The next day, we began our tour of art galleries, museums, and buildings under restoration. Habana Viejo is the original colonial part of the city. The old area of the city along with the city's fortifications were declared a UNESCO World Heritage site in 1982. There are many buildings from the 17th, 18th and 19th centuries in the area. Fifty years of socialism have resulted in some of these buildings being in significant disrepair. Our guide told us that somewhere in old Havana, a wall of a building collapses every three days. Many of these buildings are homes to multiple families, as they were broken up into tiny apartments right after the revolution.

On the other hand, the city seems to be in a frenzy of restoration of these buildings as the government recognizes the desirability from a tourist attraction standpoint. In the old part of the city, a major portion of the roads are closed so pedestrians dominate traffic, making an environment somewhat reminiscent to this author of Venice. The restored buildings are outstanding. Drink a beer, restore a building! Habana Viejo images:

The art museums and galleries are too numerous to describe. The quality is very high, however, especially considering the nature of Cuba. Interestingly, thriving artists, because they sell their art around the world, are some of the most successful individuals in the country. Many of the galleries are located in individual homes, which adds interest to the experience.

Because politics is such a dominant theme in Cuba, much of the art provides interesting political commentary. One artist has had some of his work locked up in his apartment since the '80s, as it does not pass muster with the censors.

Our guides were wonderful; one was from Argentina and lived in the U.S. and the other was a local Cuban guide, who spoke excellent English and was educated in Cuba. Both had extensive knowledge of art and humanities, as well as politics, history and general interest. We got the idea that our tour was very special  and that we had the inside knowledge about Cuba.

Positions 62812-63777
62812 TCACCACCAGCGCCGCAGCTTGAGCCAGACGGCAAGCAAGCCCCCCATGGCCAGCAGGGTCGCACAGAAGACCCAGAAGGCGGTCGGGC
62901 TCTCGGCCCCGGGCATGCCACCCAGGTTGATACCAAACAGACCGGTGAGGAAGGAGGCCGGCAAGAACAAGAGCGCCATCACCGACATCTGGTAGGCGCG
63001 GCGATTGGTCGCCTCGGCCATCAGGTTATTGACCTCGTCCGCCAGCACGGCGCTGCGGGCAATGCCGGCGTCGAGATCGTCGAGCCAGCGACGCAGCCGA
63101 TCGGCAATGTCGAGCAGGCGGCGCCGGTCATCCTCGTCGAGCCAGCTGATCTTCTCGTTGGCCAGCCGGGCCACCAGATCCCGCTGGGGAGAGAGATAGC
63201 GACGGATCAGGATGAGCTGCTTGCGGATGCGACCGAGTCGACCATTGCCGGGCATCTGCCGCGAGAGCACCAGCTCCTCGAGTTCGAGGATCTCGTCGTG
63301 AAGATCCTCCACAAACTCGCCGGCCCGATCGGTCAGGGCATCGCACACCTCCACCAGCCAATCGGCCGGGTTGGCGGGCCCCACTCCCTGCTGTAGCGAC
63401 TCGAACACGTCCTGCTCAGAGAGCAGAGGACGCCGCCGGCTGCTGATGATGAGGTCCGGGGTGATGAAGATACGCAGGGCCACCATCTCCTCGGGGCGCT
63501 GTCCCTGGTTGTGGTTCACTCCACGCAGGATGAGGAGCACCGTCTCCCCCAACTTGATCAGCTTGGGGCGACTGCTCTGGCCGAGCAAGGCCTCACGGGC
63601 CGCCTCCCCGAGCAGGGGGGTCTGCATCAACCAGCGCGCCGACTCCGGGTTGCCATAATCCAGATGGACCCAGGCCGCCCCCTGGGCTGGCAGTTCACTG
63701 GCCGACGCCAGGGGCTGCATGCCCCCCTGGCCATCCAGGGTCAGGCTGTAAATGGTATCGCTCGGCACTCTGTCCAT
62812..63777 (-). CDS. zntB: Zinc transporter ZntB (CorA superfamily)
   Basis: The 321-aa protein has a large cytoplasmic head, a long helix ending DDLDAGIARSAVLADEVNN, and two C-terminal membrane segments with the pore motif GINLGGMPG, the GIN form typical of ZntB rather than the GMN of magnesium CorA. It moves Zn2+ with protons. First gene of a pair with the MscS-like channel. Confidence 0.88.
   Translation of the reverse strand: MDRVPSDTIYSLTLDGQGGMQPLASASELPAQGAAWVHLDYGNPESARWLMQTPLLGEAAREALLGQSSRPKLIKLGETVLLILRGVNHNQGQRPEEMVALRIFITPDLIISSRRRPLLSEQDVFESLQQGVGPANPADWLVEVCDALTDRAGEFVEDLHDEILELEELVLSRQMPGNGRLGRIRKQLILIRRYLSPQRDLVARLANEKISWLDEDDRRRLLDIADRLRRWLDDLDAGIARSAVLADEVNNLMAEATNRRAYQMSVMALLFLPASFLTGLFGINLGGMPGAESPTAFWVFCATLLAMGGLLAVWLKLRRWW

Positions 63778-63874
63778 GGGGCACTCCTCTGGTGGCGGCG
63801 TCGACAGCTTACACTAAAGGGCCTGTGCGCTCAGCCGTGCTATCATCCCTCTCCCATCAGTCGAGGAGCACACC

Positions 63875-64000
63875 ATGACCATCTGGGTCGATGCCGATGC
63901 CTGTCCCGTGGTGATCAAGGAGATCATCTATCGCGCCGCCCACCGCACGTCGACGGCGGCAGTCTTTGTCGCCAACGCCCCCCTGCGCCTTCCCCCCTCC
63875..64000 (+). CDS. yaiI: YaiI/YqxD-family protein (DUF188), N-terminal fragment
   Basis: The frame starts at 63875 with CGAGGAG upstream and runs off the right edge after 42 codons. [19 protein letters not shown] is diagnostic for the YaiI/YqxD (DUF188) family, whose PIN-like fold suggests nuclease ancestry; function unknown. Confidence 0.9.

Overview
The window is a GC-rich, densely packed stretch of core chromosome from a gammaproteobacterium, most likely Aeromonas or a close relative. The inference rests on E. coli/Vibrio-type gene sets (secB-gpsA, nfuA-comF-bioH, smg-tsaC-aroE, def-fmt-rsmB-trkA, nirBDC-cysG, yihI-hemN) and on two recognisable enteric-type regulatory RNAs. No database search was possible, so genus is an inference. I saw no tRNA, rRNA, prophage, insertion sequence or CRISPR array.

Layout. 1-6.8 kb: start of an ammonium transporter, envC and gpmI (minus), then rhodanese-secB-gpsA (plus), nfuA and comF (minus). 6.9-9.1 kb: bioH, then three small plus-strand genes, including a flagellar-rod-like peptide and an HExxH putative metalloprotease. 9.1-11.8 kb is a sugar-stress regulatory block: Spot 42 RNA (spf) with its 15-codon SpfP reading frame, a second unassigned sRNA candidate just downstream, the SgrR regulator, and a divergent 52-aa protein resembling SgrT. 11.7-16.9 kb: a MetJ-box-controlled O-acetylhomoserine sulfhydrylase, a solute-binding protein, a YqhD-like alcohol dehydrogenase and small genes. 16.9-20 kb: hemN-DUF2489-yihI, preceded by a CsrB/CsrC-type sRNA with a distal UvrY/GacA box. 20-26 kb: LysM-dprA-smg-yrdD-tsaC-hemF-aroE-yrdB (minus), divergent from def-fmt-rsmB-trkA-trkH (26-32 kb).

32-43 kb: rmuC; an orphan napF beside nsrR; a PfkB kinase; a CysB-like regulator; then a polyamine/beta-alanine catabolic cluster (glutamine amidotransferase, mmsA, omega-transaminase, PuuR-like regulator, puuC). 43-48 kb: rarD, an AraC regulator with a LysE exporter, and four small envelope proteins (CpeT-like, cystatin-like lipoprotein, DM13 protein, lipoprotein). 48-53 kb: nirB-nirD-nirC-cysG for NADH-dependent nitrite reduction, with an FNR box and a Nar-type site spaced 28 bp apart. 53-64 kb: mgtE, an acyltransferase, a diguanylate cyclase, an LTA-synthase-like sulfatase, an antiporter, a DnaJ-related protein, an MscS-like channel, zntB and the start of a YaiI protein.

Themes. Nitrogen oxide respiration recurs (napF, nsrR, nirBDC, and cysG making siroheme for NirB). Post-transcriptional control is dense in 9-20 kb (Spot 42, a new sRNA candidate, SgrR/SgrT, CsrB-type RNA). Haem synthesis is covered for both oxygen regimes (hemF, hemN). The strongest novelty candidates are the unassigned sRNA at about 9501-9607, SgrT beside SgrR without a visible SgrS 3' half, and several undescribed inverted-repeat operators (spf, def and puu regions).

The old 1950s cars we saw being driven all over Cuba symbolize Cubaís isolation from the world as a whole, and the effects communism has brought their culture. American foreign policy has also been a challenge for the country and its transportation. The more Cubans know what theyíre missing, from the Internet and by talking to outsiders, the more is interpreted in their art, which can have all types of political symbolism.

Right now Internet contact is through a transponder on a satellite. Bandwidth is similar to Playa Wireless and much, much more expensive! At our hotel it was $38 for 5 hours! There is hope that Raul and Cesar Chavez will finalize a deal for a fiber optic cable from the island to Venezuela, allowing real connectivity at a reasonable price.

Interestingly, citizens are well educated in the arts and artists are generally in the wealthier section of their society, able to restore these old cars for their personal uses. The artistsí studios we visited, although sparsely furnished and in need of repair and restoration, are palaces compared to homes of more typical Cubans who live in subdivided houses. One of the artistís cars:

I am told by people who know such things that this is most closely a 1955 Corvette. Restoration in Cuba is not like restoration in the United States!

The best place to buy art for people not wanting to spend a lot is Taller Arte Experimental, where many print artists have their work printed. The print techniques are mono prints, serigraphy, wood and linoleum block prints, etc., and even include vintage printing equipment. We were able to go through several folders of prints by different artists in the gallery upstairs. Some of the pieces we purchased were noteworthy, although not more than $200 USD, bought with Convertible Cuban Pesos. They issued us facturas for this art that we had to submit at Cuban Customs on our return flight to Miami.

Some in the group had bigger budgets and were able to purchase art directly from the artists, in the artists' homes or their Havana gallery. A lot of the artists we visited also have galleries abroad, such as in Miami, Los Angeles or places in Europe. It is possible to see the art in Cuba, but purchase it in the U.S., or purchase it in Cuba and have it mailed from Cuba to the U.S. or Mexico without a problem.

One of the highlights of our trip was going to the house of Pamela Ruiz and her artist husband, Damian Aquiles, and son. She is an American married to her Cuban husband. Their son is a Cuban-American, born in the U.S. but educated and living in Cuba.

Their house is large and has elegant 12-foot ceilings with highly decorative crown molding and beautiful, old Cuban-tiled floors. The walls have an incredible patina of multi-leve